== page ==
The circus came to town once again as the 2012 Dallas Cowboys cemented their status as the most schizophrenic team in the NFL. The major swings of fortune the Cowboys used to experience from game to game now occur from quarter to quarter.
The Cowboys gave up 28 points in the second quarter against the Redskins and followed that up with 28 points of their own. All semblance of a game plan was thrown out the window against the Redskins, and it looks like Romo may one day soon pass Vinny Testaverde for the most passes ever attempted in a single game. (He was only seven short.)
But for all the ups and downs of another roller coaster game, it was these game changers that gave the Redskins the win:
Garrett ignores reality, then begs Romo to create a fantasy
Anyone who has watched the Cowboys this year knows exactly what to expect: Dallas spends the first half running the ball and executing short, inside passes in an attempt to systematically move down the field and control the game's momentum.
Garrett needs to take the best of Romo's sandlot style and implement it in the first half.
After this fails miserably, the Cowboys find themselves down by an absurd number of points (20-plus seems to be the most common). Tony Romo then takes over the game, runs for his life and manages to come this close to orchestrating the greatest comeback in NFL history.
Any sane person who saw the glaring discrepancies between the failure of the ordered, classic method of play and the success of the erratic, high-octane method of play would decide to abandon the former and commit to the later. Not Jason Garrett.
The Cowboys are now officially the worst rushing team in the league (averaging just 78.7 yards per game). Yet Garrett decided to force the run game against the Redskins anyway.
In the first half, the Cowboys ran the ball eight times for an average of 3.5 yards per carry. The result? Three measly points. In the second half, the Cowboys had a grand total of zero runs. (Yes, you read that right). The result? Twenty-eight points.
Garrett needs to take the best of Romo's sandlot style and implement it in the first half. Why not run the no huddle in the first quarter or draw up a few intentional bootlegs?
The first half was classic Garrett: three-and-out drives where two of the three plays were Felix Jones runs up the gut. The second half was classic Romo: wild bootlegs, pinpoint passes and lots of points. It's obvious which Cowboy is not upholding his end of the bargain.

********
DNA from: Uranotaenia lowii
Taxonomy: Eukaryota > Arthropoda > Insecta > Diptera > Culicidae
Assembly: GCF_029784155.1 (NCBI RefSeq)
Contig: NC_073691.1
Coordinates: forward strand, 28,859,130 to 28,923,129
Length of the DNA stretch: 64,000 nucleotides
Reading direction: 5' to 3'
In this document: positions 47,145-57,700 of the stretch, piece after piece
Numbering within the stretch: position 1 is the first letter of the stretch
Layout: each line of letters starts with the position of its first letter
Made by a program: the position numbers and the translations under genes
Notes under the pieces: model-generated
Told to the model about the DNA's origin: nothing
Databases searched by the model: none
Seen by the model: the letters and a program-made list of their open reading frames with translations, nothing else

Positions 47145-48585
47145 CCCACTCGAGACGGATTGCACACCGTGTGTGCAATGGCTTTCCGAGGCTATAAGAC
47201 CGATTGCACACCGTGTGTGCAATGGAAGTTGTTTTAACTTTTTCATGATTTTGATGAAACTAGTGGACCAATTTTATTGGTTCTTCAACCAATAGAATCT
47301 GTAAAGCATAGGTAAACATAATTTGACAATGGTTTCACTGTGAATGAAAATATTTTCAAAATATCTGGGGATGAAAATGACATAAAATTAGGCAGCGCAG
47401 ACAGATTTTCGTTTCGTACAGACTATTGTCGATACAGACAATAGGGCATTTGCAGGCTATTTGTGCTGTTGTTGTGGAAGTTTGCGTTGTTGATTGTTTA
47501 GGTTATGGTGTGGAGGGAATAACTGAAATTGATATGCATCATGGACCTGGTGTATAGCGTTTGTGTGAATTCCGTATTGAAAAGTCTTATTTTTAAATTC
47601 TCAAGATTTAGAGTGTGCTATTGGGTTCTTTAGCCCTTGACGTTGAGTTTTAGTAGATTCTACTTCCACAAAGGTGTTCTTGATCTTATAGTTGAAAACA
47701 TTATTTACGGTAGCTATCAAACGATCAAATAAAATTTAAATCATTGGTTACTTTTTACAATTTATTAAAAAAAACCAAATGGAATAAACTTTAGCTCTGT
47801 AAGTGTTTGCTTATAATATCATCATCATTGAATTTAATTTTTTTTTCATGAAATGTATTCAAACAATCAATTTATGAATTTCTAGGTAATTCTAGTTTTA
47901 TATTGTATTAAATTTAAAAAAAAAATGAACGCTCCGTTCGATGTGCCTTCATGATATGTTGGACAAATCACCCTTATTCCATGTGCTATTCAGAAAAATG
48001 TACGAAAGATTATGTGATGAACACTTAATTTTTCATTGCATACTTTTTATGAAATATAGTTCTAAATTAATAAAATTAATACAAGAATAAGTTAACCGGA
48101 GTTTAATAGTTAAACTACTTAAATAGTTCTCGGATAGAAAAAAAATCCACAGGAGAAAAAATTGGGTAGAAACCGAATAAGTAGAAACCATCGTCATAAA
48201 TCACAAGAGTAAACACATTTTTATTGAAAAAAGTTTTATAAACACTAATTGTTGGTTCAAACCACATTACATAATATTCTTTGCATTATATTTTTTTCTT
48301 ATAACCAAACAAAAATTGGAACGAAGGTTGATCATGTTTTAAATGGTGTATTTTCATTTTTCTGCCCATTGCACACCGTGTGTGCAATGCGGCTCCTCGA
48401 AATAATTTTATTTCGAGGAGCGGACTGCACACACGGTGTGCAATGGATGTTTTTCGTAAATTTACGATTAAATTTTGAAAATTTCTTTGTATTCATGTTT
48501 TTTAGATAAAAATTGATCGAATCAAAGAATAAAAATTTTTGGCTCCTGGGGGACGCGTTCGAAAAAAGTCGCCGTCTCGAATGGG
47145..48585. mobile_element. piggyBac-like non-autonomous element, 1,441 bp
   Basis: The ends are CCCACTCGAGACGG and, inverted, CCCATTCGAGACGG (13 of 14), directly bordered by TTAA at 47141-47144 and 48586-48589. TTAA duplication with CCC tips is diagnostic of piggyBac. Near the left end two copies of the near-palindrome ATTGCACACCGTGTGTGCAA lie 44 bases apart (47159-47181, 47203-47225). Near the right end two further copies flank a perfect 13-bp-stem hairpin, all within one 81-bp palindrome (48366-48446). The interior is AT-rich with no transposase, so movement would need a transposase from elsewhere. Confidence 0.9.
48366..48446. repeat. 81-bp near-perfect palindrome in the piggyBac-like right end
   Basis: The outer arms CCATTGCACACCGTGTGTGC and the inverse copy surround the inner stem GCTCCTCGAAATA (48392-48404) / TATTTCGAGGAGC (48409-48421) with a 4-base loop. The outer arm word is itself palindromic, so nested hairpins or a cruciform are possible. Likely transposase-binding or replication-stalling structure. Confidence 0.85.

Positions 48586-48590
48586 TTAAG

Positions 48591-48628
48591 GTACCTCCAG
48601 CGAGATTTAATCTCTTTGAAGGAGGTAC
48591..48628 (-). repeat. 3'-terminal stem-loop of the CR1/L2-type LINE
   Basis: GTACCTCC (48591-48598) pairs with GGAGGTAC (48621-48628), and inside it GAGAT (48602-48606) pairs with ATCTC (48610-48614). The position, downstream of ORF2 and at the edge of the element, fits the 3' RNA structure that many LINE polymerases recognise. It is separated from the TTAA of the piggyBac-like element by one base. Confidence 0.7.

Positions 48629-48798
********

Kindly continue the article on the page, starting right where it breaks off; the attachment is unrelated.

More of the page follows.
The Cowboys secondary made RGIII look like the second coming of Tom Brady.
Cowboys secondary makes RGIII look like Tom Brady
There's no denying that RGIII looked nearly perfect against the Cowboys. He was quick on his feet as he picked up 30 yards on the ground (more than both Cowboys running backs), and his ability to sell the option kept Alfred Morris moving down the field.
But how did Griffin look in the pocket? The Cowboys secondary made him look like the second coming of Tom Brady.
Griffin had only 20 completions for the day; one out of every five of those was for a touchdown.
The Cowboys' inability to cover the deep ball against a notoriously deep-ball-hungry quarterback showed a lack of both scheme and ability.
The woefully inept Danny McCray let Aldrick Robinson blow past him on the first touchdown, while Brandon Carr fell down as Pierre Garcon whizzed by for 59 yards. Add a blown coverage by Ernie Simms (at least he has the excuse of coming off the street recently), and the Cowboys pass defense entered official meltdown territory.
Yes, the Cowboys defense has been struck with a strong injury bug, but the onus is on Rob Ryan to get his players in position and ready to handle the deep balls that were guaranteed to come their way. All blame falls on him for putting out a squad that simply gave the big plays to RGIII on a silver turkey platter.
Credit where credit is due
The one bright spot against the Redskins came from the play of Cole Beasley and Dwayne Harris who combined for 11 catches and 139 yards. They both seemed more than ready to handle the responsibility of prime time, something you can't say about former standout Kevin Ogletree.
The one bright spot against the Redskins came from the play of Cole Beasley and Dwayne Harris.
Beasley's amazing one-handed grab and Harris' down-field blocking on Bryant's first touchdown showed veteran ability.
Dez Bryant continued to impress, even considering his terribly costly fumble. The jump ball he couldn't come up with in the end zone was disappointing as well — particularly because he was drafted specifically to make those kinds of plays — but otherwise Bryant made the most of a night.
And while the secondary had their worst game of the season, the defensive line played surprisingly well, especially considering they were without Jay Ratliff. With all the physical abuse RGIII received from the D line, it's amazing he stayed limber and injury free.
Shame where shame is due
The Cowboys coaching deserves a second helping of shame for the inability to instill any sort of discipline in this team. From not getting all of the players off the field on a punt return to the absurd amount of false start penalties, the Cowboys continue to show first-game jitters as they enter the final stretch of the season.
But the ultimate reason for the loss (and the Cowboys losing season) comes down to Jerry Jones. His sub-par management tactics include throwing money at failures like Roy Williams and Marion Barber and underachievers like Doug Free, as well as getting penalized millions of dollars for trying to gyp the salary cap.
Jones ran out of the money necessary to field a squad that had the proper amount of depth to adequately compete in a 16-game season. Deep teams win championships, and the Cowboys are just hoping for another 8-8 season.